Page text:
After some research, I found that this can be related to the execution policy in PowerShell. For DirSync to run successfully, it turns out the PoSH execution policy should be set to ‘unrestricted’. Earlier this week, a GPO was activated at this costumer to enable PowerShell remoting, including the option to set the execution policy to ‘ remote signed’. After creating a deny for this policy for the server running DirSync and manually setting the execution policy back to ‘unrestricted’, DirSync worked again and my newly created users started showing up in the O365 portal.

Wise lesson: for DirSync to run successfully, the execution policy for PowerShell on the server running DirSync needs to be set to ‘unrestricted’. Pretty weird, as in IMHO ‘remote signed’ is the preferred and most secure setting. It is strange, at least, that Microsoft’s own products don’t work in this scenario. I haven’t tried this with the newer AADSync yet, so maybe this flaw was fixed in the newer releases.

There are a few issues on the O365 support pages regarding this issue, some of which stating that even if the execution policy is set to ‘unrestricted’ via GPO DirSync won’t work; the GPO must set the execution policy to undefined and the execution policy on the server needs to be set manually. However, only some of the people responding could confirm this, so your mileage may vary…

Managing O365 groups with PowerShell

One of the much appreciated features in Office 365 are the new Office 365 Groups.

An Office 365 group provides a way to collaborate on a project with co-workers. When created, the Office 365 system creates a shared mailbox, shared calendar, a Sharepoint teamsite and a OneNote notebook for the team to use. When allowed by their tenant administrator, users can create a new Office 365 group themselves, without the need to contact their IT department.

When looking at these functionalities for our internal network, we decided they might come in handy for certain projects. To keep things as standard as possible, we needed a way to automate the creation of these groups as much as possible. And when you talk automation, you talk Powershell.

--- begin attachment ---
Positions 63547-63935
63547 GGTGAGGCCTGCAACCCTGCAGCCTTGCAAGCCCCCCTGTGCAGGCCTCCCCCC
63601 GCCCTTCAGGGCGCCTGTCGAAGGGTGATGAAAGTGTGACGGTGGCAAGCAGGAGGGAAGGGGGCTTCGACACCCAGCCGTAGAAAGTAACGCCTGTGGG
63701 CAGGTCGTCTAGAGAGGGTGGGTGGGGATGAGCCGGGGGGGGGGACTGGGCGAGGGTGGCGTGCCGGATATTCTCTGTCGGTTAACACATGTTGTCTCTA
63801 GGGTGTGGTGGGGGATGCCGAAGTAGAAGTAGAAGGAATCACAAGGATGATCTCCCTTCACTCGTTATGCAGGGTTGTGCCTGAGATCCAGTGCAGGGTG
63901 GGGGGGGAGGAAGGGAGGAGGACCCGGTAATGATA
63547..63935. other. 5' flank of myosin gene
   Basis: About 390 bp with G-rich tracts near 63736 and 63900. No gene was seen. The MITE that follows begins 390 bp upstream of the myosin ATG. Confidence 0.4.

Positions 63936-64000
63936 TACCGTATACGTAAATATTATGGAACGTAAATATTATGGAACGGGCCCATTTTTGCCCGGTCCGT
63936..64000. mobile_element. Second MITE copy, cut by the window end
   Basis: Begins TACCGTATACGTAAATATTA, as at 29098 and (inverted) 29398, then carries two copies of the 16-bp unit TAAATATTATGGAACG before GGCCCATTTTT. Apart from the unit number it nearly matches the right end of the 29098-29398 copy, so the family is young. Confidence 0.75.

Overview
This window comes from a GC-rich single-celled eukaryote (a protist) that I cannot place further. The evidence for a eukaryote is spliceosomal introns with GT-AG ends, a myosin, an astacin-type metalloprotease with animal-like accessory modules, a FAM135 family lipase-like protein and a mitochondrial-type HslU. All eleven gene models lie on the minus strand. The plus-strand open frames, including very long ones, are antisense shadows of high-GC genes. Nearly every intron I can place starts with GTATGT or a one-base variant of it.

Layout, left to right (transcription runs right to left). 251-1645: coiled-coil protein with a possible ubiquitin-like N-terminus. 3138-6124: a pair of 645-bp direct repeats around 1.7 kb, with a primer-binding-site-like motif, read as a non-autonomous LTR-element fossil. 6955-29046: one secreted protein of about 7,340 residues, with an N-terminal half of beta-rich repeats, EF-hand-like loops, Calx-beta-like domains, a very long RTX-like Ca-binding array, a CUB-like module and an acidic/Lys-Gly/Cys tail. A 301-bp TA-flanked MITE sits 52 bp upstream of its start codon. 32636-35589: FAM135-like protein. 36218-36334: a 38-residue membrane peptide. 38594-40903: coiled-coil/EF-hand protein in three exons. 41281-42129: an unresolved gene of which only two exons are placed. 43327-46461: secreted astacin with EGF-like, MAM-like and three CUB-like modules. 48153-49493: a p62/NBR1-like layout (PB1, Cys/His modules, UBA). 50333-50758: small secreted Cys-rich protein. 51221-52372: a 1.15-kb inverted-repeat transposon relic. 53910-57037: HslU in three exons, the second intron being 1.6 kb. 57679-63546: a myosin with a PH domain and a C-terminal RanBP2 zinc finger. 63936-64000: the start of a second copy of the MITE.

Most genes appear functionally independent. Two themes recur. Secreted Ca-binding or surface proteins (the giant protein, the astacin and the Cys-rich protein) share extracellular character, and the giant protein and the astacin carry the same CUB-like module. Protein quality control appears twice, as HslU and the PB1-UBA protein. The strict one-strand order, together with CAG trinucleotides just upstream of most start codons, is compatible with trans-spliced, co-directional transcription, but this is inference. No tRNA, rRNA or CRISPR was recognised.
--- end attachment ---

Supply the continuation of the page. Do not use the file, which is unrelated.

It turns out you can manage new Office 365 groups through Powershell without hassle. In Powershell, these groups are referred to as ‘unified groups’. As you know, there are only three commands you know to learn Powershell: get-command, get-help and get-member. Let’s use these commands to check out what we can do with these groups in Powershell.

Ofcourse, we need to log on to our O365 tenant with Powershell first. After that, we’ll need to find out which commands are available.

As you can see, there are multiple cmdlets to add, remove and manage new Office 365 groups. I would like to start out with creating a new group, so I’ll need some info on that.

To get some pointers on the use of this cmdlet, we can ask for some examples.

So, let’s create a new group! Because I don’t want my colleagues to be able to see this group, I’ll set the accesstype to private.

Office 365 will no create the new group. It takes some time to complete the command, because the system will provision all parts of the group: a shared mailbox, shared calendar, OneNote notebook,

When the group is live, we can see what is stored about the group.

After creating the group, we might want to add some members to it. The new-unifiedgrouplinks is what does just that.

Ofcourse, you can use the get-unifiedgrouplinks cmdlet to retrieve the members or owners of a group. A unifiedgrouplink can be of different types: owner, member or subscriber.

By using this cmdlets, you could automate the creation, management and deletion of Office 365 groups. That way, you can set up all the groups you deploy in exactly the same way and perform these tasks automatically on certain triggers!